Hoooo Hooooo Hoooowww…An extra long history class from Ghentlemen 🙂
With X-mas coming up and new year, we would like to send you all our best wishes together with this bouncing "Jingle Bells" tune from "The King Of Swing" : Benny Goodman (1909 – 1986)…Let's talk a bit about the man who is known by many, and who is responsible for making swing jazz popular amongst white audiences…
Goodman, born as 9th out of 12 kids in a poor Jewish-Lithuanian immigrants family in Chicago, started his professional career on the clarinet at the age of 12. Soon it appeared that this kid was very talented. Two years later he was in a band with the legendary Bix Beiderbecke and at 16 he was a member of the Ben Pollack Orchestra, with which he made his first recordings in 1926. Probably a very important step in Goodman's career was in 1934 when he auditioned for NBC's "Let's Dance", a well-regarded three-hour weekly radio program that featured various styles of dance music. Since he needed new arrangements every week for the show, his agent, John Hammond, suggested that he purchase "hot" (swing) arrangements from Fletcher Henderson, an African-American musician from Atlanta who had New York's most popular African-American band in the 1920s and early 1930s.
Goodman, a wise businessman, helped Henderson in 1929 when the stock market crashed. He purchased all of Henderson's song books, and hired Henderson's band members to teach his musicians how to play the music. In 1932, his career officially began with Fletcher Henderson. Although Henderson’s orchestra was at its climax of creativity, it had not reached any peaks of popularity. During the Depression, Fletcher disbanded his orchestra as he was in financial debt. In early 1935, Goodman and his band were one of three bands featured on "Let's Dance" where they played arrangements by Henderson along with hits such as "Get Happy" and this tune "Jingle Bells". Goodman's portion of the program from New York, at 12:30 a.m. Eastern Time, aired too late to attract a large East Coast audience. However, unknown to him, the time slot gave him an avid following on the West Coast (they heard him at 9:30 p.m. Pacific Time). It resulted in a west-coast tour…
On august 21st 1935, Goodman and his Orchestra played a concert at the Palomar Ballroom in LA, a place that could host 20000 people. Goodman started the evening with stock arrangements, but after an indifferent response, began the second set with the arrangements by Fletcher Henderson and Spud Murphy. During the break of that concert Gene Krupa said "If we're gonna die, Benny, let's die playing our own thing." The crowd broke into cheers and applause and danced like crazy. News reports spread word of the enthusiastic dancing and exciting new music that was happening. Over the course of the engagement, the "Jitterbug" began to appear as a new dance craze, and radio broadcasts carried the band's performances across the nation. This date is by many seen as the start of the Swing Era in the sense of Benny Goodman, making the swing jazz of the likes of Duke Ellington, Jimmie Lunceford and Fletcher Henderson popular amongst white audiences !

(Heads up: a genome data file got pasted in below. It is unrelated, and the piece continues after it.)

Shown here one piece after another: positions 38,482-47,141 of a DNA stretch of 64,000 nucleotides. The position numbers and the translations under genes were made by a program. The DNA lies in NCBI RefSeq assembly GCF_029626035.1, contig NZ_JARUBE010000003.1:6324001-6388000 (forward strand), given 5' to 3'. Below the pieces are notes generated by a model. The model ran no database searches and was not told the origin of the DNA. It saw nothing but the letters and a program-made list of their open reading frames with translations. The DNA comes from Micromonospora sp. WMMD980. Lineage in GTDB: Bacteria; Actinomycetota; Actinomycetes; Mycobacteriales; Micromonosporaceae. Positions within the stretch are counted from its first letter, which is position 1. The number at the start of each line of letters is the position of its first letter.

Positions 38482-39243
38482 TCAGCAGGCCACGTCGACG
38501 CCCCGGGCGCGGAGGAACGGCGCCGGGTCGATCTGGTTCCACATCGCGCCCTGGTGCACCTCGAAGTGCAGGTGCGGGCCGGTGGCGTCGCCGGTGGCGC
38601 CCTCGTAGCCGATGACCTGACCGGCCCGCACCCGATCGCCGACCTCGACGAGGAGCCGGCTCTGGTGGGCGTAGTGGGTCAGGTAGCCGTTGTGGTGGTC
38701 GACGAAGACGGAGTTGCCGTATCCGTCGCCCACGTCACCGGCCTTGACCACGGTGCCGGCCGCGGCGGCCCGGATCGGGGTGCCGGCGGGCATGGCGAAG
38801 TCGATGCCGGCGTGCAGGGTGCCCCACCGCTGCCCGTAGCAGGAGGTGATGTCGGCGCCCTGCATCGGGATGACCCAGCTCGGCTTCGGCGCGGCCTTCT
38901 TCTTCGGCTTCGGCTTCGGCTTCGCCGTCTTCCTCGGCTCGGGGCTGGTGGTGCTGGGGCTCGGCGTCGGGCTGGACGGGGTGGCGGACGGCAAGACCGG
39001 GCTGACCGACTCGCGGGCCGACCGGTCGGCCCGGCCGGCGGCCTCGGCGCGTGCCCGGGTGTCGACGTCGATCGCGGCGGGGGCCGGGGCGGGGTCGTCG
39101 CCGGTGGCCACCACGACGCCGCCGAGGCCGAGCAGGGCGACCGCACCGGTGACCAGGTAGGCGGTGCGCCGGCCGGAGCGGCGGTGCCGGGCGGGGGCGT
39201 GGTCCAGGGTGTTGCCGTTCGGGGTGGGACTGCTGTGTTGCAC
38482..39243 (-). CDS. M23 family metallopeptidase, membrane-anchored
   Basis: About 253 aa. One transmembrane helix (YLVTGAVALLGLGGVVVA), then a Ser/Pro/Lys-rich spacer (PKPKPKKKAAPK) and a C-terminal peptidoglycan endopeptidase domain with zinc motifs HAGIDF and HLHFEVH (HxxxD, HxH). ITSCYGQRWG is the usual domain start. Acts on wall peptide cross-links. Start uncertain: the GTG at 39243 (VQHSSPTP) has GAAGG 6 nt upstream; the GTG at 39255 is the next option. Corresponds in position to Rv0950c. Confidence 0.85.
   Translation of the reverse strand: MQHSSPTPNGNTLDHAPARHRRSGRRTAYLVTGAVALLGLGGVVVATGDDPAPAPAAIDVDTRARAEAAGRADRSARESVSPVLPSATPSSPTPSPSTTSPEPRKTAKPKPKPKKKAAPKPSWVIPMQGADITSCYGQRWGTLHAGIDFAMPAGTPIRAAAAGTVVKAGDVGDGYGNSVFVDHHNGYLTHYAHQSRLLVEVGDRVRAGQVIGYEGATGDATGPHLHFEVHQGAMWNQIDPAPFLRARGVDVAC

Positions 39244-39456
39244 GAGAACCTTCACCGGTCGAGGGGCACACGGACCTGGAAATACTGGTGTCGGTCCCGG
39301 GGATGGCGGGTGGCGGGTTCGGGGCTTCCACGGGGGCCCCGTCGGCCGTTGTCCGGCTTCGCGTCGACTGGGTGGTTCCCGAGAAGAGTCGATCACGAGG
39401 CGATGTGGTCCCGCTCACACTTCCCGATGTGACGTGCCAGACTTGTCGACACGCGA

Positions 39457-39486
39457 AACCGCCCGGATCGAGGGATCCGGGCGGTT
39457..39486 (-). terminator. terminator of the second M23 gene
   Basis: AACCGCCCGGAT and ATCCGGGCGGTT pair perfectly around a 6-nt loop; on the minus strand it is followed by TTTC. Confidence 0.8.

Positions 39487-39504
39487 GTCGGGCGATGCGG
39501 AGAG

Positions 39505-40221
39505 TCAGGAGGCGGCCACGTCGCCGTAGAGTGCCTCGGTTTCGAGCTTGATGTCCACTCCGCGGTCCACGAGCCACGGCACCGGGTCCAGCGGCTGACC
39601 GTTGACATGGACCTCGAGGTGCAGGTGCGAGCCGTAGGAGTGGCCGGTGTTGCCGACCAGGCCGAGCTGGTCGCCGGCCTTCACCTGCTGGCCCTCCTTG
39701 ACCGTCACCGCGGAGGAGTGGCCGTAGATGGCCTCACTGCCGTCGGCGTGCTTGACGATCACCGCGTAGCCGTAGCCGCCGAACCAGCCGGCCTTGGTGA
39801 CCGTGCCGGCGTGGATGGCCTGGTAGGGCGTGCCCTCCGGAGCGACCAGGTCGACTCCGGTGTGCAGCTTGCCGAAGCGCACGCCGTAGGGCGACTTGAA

Above that there is the social aspect : Goodman is also responsible for a significant step in racial integration in America. In the early 1930s, black and white jazz musicians could not play together in most clubs or concerts. In the Southern states, racial segregation was enforced by the Jim Crow laws. Benny Goodman broke with tradition by hiring Teddy Wilson to play with him and drummer Gene Krupa in the Benny Goodman Trio. In 1936, he added Lionel Hampton on vibes to form the Benny Goodman Quartet; in 1939 he added pioneering jazz guitarist Charlie Christian to his band and small ensembles, who played with him until his death from tuberculosis less than three years later. This integration in music happened ten years before Jackie Robinson became the first black American to enter Major League Baseball.
Goodman's popularity was such that he could remain financially viable without touring the South, where he would have been subject to arrest for violating Jim Crow laws.
When someone asked him why he "played with that nigger" (referring to Teddy Wilson), Goodman replied, "I'll knock you out if you use that word around me again".
Lionel Hampton said : "As far as I'm concerned, what he did in those days—and they were hard days, in 1937—made it possible for Negroes to have their chance in baseball and other fields." Benny Goodman kept on playing till he died from a heart attack in 1986.